One benign possibility is that the NSA was surveilling this agent for completely separate reasons. But Electronic Frontier Foundation's Kevin Bankston cautions that there "has been a greater level of cooperation since 9/11," so there's no reason to assume the NSA wasn't involved from the outset.
I asked FBI spokesman Richard Kolko if he'd describe, in generic terms, the level of interagency co-operation between the NSA and the FBI and the circumstances under which such co-operation would occur. Kolko said he was aware that my inquiry was pursuant to this still-emerging story and refused to comment. (At his behest, I've passed the inquiry along to the Department of Justice.)
A former FBI source who declined to speak on the record suggested that perhaps the NSA's involvement stems back to the origins of this controversy. As my colleague Zack Roth noted yesterday, in May 2005, former Defense Intelligence Agency analyst Larry Franklin was taken into custody by federal agents after a months-long investigation revealed he had handed over secret U.S. national security information to Israeli agents. That may be key, because, according to the source, for the most part, the NSA's investigative capability is limited to inquiries into their own people--and as a Defense Department agency, that would include Pentagon officials.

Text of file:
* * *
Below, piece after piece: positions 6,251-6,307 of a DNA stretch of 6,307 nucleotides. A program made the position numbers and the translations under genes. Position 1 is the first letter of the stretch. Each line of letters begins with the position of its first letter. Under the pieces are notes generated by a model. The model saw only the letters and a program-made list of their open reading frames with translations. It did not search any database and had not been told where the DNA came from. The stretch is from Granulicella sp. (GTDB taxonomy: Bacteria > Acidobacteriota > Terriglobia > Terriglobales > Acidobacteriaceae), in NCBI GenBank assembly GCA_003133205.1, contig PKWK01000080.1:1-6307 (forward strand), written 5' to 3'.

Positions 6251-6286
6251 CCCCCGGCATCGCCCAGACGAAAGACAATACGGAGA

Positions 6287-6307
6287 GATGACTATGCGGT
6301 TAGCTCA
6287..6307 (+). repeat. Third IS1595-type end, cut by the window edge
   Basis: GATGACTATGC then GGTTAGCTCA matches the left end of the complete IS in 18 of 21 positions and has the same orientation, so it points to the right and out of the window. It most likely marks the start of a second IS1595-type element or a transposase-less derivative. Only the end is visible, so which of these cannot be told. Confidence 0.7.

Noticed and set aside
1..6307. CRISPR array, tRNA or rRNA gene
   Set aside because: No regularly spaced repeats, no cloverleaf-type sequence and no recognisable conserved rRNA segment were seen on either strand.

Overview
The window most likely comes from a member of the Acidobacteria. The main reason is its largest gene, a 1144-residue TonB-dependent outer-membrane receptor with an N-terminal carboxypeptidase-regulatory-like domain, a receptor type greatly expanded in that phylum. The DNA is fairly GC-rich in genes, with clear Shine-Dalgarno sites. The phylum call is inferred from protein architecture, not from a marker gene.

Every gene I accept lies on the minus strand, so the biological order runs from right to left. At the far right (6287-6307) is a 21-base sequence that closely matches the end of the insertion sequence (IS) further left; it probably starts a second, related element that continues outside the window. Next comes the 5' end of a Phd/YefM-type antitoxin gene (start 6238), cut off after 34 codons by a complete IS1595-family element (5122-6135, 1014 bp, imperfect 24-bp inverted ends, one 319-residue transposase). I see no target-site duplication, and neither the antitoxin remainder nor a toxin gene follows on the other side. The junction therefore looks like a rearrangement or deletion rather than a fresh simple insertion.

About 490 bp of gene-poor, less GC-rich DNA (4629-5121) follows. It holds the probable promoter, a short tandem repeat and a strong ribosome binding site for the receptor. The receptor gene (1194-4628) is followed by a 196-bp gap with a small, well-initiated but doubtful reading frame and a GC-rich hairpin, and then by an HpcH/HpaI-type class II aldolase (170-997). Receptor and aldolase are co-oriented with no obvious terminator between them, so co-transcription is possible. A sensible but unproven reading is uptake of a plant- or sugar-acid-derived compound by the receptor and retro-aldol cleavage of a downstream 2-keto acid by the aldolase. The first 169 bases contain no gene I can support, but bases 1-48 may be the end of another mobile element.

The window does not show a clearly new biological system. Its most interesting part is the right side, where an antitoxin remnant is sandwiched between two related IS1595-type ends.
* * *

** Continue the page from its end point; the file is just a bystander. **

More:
But, of course, the Harman conversation supposedly took place in October 2005, several months after Franklin had already been indicted, and around the same time as Franklin pleaded guilty. And that raises the question: if the NSA was involved because of Franklin (still a big if), why were they still involved after his specific case was all but wrapped up?
I'll pass along any more information as I learn it--the explanation may prove interesting.